Crude oil production in the SEA region has been falling since 2016. In 2019, the total crude output of ASEAN nations was 2,266 thousand barrels per day (bpd), the lowest recorded since 2016.  The year-over-year reduction in 2019 was about 4 per cent.

Country-wise, the maximum output has come from Indonesia, followed by Malaysia, Thailand, Vietnam and Brunei. Over the past five years, the shares of these countries in the total oil output have remained almost the same.

On the lines of crude oil production, natural gas production in the region has been falling since 2015. In 2019, the natural gas output of the ASEAN region was 222 billion cubic metres, the lowest recorded since 2015 with a year-over-year reduction of 1 per cent.

Country-wise, the maximum output has come from Malaysia, followed by Indonesia, Myanmar, Thailand, Vietnam and Brunei. Over the past five years, the shares of these countries in the total oil output have remained roughly the same.

The consistent fall in output can be attributed to maturing and ageing fields, clubbed with held back expenditures by E&P players to make new discoveries, a move guided by low crude prices.

Currently, SEA countries are going through an economic slowdown/recession, which has caused a further negative impact on oil prices, pushing Brent to its lowest levels in over 30 years. Low oil prices will result in cuts or delays in investment in the oil and gas sector, especially for new projects, which can reduce the number of potential growth opportunities in the region for some time. Further, several oil and gas companies have reported large net losses due to decline in revenues owing to plunged consumption and supply chain constraints.

Price outlook

  • Recovery in oil prices is expected from early 2021 onwards, with Brent oil prices projected to rise to levels above $50 per barrel by end 2021 and peaking at approximately $70 per barrel in 2022.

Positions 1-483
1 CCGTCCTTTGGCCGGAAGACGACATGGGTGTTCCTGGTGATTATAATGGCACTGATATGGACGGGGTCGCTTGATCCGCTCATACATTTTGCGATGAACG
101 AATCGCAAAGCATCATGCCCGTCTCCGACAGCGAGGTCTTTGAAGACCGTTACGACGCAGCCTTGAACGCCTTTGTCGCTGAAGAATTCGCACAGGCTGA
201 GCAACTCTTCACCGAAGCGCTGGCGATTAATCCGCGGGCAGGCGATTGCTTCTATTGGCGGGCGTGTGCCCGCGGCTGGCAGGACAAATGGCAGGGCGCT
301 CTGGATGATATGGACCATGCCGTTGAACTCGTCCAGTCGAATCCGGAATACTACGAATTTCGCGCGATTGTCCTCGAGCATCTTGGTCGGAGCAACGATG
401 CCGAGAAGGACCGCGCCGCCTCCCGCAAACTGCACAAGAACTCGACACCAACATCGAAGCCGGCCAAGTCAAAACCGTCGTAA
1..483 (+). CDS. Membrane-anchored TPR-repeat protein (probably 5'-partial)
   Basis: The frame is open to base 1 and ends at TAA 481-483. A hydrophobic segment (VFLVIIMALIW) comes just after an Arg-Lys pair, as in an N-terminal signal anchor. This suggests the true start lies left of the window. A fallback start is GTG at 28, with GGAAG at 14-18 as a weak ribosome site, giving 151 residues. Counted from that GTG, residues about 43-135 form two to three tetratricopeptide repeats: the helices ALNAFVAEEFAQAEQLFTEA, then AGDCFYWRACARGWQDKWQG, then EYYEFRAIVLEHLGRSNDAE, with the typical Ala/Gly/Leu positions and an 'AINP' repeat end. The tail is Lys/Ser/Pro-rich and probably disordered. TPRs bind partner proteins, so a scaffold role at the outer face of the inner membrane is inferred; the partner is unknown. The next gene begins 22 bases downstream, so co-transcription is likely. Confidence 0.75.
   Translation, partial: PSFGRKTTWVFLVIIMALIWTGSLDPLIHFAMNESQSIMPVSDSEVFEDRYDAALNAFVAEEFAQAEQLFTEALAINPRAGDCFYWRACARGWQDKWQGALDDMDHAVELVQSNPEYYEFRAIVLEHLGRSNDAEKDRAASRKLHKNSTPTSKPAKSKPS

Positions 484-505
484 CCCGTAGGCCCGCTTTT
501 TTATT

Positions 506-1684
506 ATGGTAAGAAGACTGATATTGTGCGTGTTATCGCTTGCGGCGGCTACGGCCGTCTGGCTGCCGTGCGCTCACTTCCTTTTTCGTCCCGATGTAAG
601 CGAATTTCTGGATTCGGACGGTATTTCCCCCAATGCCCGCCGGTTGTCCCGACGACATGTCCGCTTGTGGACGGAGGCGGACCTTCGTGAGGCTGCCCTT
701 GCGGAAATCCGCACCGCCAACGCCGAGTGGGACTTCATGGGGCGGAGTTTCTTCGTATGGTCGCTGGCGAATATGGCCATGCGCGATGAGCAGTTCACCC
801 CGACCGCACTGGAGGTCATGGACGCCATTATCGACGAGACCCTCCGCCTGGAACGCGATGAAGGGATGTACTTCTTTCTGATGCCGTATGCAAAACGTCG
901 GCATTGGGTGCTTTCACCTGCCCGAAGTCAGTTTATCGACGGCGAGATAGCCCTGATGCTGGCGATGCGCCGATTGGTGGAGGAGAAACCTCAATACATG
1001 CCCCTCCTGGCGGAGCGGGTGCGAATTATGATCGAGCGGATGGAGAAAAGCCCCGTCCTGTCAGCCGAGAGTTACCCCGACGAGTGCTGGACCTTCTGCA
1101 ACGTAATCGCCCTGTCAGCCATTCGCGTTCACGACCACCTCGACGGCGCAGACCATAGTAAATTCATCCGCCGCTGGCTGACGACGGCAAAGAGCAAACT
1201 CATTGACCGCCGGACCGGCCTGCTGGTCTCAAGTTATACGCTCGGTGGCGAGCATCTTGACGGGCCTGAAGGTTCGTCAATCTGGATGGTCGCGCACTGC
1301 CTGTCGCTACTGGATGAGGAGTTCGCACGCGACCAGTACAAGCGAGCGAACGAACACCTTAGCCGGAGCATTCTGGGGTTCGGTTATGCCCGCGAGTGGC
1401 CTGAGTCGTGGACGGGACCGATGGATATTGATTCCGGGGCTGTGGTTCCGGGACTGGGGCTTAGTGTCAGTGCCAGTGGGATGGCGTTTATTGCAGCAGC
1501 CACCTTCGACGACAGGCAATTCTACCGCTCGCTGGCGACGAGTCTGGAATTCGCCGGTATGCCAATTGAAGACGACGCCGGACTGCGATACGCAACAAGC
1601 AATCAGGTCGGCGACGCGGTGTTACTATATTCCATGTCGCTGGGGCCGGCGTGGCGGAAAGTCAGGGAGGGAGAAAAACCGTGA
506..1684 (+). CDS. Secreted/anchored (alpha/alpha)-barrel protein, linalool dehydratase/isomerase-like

• Recovery scenarios in the oil and gas industry are expected to be sluggish rather than following a quick V-shaped path.
  • The sector is expected to witness weaker oil demand and slower growth in the post-pandemic era.

According to the IEA, petrochemicals is set to become the most important growth driver for the global oil demand attributed to its usage across wide applications. Petrochemicals account for more than a third of the growth in global oil demand to 2030. They are also poised to consume an additional 56 bcm of natural gas by 2030.

The sector is facilitated by investment in advantaged assets, such as integrated refining or petrochemical installations that feature distinctive technologies that can enable value creation for investors. Thus, it is expected that the petrochemical industry will emerge as more resilient, followed by the upstream and other segments, once the Covid-19 impact settles.

The impact of the pandemic has been increasingly pushing companies to restructure their supply and production strategies and diversify their supply chains. Mitigation measures range from cutting capital expenses, offering stimulus packages, subsidising supplies and reducing imports. Energy firms are expected to progressively adapt to the evolving new normal while safeguarding their financial sustainability. These companies are likely to leverage a more digitally connected enterprise, across both their plants and corporate functions.

Between 2017 and 2040, the demand for energy in the SEA region is expected to represent one-tenth of the total rise in global demand, as the region’s economy triples in size and the total population grows by one-fifth, with the urban population alone growing by over 150 million people.

Although the share of coal has grown at a steady pace in the primary energy mix of the region, it would not be able to meet the expected increase in demand for energy. As a result, the demand for oil and gas is expected to increase from 4.7 million barrels per day (mb/d) in 2017, to approximately 6.6 mbpd in 2040.

A robust pipeline of projects is reflective of the future opportunities and planned growth trajectories in the region’s oil and gas segment. A significant thrust is expected on bringing in more gas in the energy basket, owing to major ongoing concerns related to air pollution levels.

In sum, the priority for ASEAN governments shall be to build the required infrastructure to maintain the domestic oil and gas output. Investments, greater incentives for exploration and production, greater political cooperation, ease of doing business, as well as addressing policy and regulatory pain points will significantly aid the region’s oil and gas industry to ensure energy security.